• Don’t make empty threats. When you decide to leave, be certain you’re ready to end the relationship for good. (Note: If you decide to leave, and you’re married, or there are children involved, find an experienced lawyer who is a family law specialist. Mediation is not a good option when there is a history of abuse.)

  • Whether you leave or are left, allow yourself time to grieve, build resilience, and recover from the breakup.

  • Maintain strict no-contact, or only minimal, if necessary, impersonal contact that’s required for co-parenting in accordance with a formal visitation and custody agreement.

As difficult as this transition may be, you have to remind yourself that there is a light at the end of the tunnel and many benefits to releasing yourself from the emotional bondage created by a narcissistic relationship:

  • Freedom—When you can achieve having “no contact” with your abuser for a significant amount of time, you will come to realize that you are now able to be yourself without someone constantly causing you to feel guilty, hurt, or ashamed. You are free.

  • Peace—You don’t have to argue all the time and put yourself in constant drama. Now, you can have seamless conversations that aren’t loaded with secret meanings, and you don’t have to feel confused or defensive with every human interaction you have.

  • Everything is as it seems—You no longer have to live in a state of mind-fuckery. Get up in the morning, have your day, and go to bed at night. Everything just is.

  • Yourself—You eventually realize that you have yourself back and that you like yourself and that you are okay just the way you are. You hold on to yourself and no longer give yourself away to others.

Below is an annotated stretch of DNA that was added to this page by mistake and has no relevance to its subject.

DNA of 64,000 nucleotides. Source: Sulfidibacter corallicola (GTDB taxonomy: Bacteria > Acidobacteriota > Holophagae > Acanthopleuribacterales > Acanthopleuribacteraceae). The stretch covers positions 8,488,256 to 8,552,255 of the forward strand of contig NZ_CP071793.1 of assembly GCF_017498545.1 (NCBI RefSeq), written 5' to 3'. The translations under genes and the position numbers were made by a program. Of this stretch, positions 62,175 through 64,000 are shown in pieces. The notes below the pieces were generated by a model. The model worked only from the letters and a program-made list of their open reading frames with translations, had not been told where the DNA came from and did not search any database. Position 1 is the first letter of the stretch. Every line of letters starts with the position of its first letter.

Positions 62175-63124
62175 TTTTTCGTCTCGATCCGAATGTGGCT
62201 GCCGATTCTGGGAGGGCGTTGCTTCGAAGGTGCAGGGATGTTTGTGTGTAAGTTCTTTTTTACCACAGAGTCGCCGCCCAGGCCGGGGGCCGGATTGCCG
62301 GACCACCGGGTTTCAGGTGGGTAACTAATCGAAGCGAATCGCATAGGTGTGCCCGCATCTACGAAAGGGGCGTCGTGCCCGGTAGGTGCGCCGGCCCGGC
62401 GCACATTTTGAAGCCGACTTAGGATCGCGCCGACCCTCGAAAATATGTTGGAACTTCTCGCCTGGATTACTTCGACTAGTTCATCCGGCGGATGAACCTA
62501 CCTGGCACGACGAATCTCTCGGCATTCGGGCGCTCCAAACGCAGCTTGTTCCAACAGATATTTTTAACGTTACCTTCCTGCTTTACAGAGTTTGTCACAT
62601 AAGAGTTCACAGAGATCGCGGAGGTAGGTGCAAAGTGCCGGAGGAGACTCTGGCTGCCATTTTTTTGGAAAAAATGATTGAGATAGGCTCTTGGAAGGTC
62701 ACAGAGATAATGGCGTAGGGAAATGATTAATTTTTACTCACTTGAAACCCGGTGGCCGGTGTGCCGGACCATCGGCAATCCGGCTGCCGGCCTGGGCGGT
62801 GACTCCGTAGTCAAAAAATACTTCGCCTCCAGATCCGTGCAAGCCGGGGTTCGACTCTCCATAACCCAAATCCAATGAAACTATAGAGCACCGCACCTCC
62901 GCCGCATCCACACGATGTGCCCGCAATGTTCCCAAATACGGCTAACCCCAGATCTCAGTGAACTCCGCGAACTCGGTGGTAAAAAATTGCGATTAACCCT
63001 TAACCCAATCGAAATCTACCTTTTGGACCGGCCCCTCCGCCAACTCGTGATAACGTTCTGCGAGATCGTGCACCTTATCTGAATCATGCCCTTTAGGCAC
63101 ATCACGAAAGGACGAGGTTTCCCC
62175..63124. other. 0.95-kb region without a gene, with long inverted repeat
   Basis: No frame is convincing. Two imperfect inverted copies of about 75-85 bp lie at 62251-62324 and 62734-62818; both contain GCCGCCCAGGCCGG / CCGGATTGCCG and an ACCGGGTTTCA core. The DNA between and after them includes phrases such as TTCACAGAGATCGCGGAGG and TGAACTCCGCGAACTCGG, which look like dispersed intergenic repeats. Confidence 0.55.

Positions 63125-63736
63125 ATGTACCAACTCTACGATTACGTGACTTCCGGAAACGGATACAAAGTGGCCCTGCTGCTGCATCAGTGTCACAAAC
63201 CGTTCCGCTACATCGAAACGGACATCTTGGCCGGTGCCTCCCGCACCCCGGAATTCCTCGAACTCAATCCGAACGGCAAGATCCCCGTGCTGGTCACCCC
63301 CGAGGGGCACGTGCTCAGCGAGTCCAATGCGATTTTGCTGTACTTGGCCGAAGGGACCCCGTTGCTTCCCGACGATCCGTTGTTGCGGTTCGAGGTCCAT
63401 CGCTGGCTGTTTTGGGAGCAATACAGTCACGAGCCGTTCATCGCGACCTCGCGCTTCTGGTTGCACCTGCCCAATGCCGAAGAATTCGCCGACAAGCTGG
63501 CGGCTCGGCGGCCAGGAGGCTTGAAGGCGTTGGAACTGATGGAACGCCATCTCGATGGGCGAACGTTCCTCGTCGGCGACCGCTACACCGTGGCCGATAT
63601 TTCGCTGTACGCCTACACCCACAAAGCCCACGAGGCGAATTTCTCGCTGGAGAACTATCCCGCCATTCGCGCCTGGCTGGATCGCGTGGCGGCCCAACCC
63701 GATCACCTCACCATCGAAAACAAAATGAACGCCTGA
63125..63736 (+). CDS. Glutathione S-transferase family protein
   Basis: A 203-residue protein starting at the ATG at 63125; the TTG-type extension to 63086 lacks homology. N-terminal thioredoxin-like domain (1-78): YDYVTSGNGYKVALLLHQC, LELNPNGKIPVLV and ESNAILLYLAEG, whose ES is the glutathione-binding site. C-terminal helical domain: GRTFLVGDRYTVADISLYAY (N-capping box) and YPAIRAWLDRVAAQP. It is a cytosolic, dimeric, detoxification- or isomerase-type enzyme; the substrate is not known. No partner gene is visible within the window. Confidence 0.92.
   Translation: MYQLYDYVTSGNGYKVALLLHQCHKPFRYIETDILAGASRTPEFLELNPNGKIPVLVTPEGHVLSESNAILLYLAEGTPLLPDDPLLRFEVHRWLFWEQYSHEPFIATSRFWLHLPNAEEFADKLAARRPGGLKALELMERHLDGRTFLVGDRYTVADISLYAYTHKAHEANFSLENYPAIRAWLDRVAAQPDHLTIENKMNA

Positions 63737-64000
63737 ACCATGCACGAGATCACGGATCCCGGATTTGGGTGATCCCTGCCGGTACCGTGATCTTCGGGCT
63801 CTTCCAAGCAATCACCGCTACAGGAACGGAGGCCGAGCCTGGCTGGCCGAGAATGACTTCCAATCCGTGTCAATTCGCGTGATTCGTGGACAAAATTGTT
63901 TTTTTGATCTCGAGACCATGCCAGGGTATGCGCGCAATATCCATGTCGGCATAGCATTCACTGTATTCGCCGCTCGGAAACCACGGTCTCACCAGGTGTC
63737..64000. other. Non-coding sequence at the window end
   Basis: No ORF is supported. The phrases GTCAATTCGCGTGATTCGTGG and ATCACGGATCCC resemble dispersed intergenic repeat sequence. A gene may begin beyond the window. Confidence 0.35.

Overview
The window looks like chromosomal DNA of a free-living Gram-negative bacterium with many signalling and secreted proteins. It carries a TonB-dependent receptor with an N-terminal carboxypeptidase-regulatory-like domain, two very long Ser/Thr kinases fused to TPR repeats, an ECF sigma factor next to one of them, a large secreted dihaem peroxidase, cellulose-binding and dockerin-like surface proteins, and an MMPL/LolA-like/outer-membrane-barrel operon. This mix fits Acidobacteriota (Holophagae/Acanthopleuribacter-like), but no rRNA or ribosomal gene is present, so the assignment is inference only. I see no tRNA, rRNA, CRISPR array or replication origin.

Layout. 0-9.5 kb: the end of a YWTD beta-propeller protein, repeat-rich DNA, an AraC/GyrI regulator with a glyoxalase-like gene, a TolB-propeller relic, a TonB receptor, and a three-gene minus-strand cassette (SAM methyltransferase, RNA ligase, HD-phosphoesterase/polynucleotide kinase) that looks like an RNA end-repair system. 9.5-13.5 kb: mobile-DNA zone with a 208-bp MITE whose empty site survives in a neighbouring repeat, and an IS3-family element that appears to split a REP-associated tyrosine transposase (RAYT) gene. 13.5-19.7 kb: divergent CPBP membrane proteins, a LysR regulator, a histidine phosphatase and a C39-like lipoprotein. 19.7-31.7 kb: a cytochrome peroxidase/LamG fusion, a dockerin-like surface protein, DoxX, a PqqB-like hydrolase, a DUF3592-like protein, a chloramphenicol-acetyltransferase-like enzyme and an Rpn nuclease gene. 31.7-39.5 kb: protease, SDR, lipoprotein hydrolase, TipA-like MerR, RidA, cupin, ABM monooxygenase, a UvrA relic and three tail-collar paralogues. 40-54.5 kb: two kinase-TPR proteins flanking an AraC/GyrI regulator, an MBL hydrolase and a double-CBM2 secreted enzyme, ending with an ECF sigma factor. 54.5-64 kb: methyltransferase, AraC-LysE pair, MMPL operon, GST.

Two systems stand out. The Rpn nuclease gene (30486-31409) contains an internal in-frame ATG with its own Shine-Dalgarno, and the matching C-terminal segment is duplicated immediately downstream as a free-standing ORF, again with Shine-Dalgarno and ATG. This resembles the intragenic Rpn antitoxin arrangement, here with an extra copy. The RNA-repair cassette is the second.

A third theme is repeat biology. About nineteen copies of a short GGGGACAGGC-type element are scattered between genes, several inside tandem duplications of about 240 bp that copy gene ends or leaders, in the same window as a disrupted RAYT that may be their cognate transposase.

• Your Intuition—You actually pay attention to your intuition and value what it says to you. Red flags are no longer ignored or excused; they become deal-breakers. If someone tries to challenge your reality, you are not swayed.

  • Healthy Relationships—Your relationship was so toxic, that now you want nothing to do with toxic people or anything that even resembles an unhealthy relationship. You have come to realize that you don’t need to spend time with toxic people and their enablers. You choose healthy connections over “complicated situations.” You actually have relationships that work, with people capable of validation and empathy. Now, you can connect on a real level effortlessly.

  • No more walking on eggshells— Your days are not spent feeling chronic unease regarding what is going to happen next or on what mood your narcissist is in. You feel lighter and less worried about everything. Your anxiety dissipates.

  • No more navigating emotional landmines—Remember those days of wondering, “What will he/she do or think if I …?” Well, you have disentangled yourself from the situation. Just breathe, Queen.

  • Somatic symptoms disappear—These are all the physical symptoms you experienced, such as migraine headaches, your stomach in knots, eczema, mysterious ailments, etc.; all these are examples of how your difficult emotions and stress were being expressed.

  • Depression is lifted—After years of narcissistic abuse, you have lost yourself and dissociated from your emotions. Once you leave the toxic relationship and stop reinforcing the abusive relationship dynamic, your energy is no longer spent protecting your mind from psychological abuse, and you find your voice, free-up your emotions, and begin to feel happy again.

  • Drama-free interactions—Surprisingly, everyone else is easier to get along with. Your relationships aren’t full of crises or turmoil anymore. There is no longer drama in your interactions with others. Relationships just happen, and they work, with no feelings of guilt or obligation on your part.

  • Empowerment—Once you realize you’re free from the opinions and manipulations of the narcissist, you find an inner strength and capacity for self-advocacy. You have learned to set boundaries.

While you’re in a toxic relationship, you feel constantly driven to fix it and improve it or hold out for the hope that “one day, things will work out,” but that day never comes. At some point, you realize that you just need to lay it down and walk away…for good. Yes, it’s hard to get to that place. In fact, that is the hardest part of the journey.

But, after you get to that place of surrender, where you let go of any and all attempts to change the other person or repair the relationship, then you start on a new chapter in your life—one of freedom, peace, and happiness.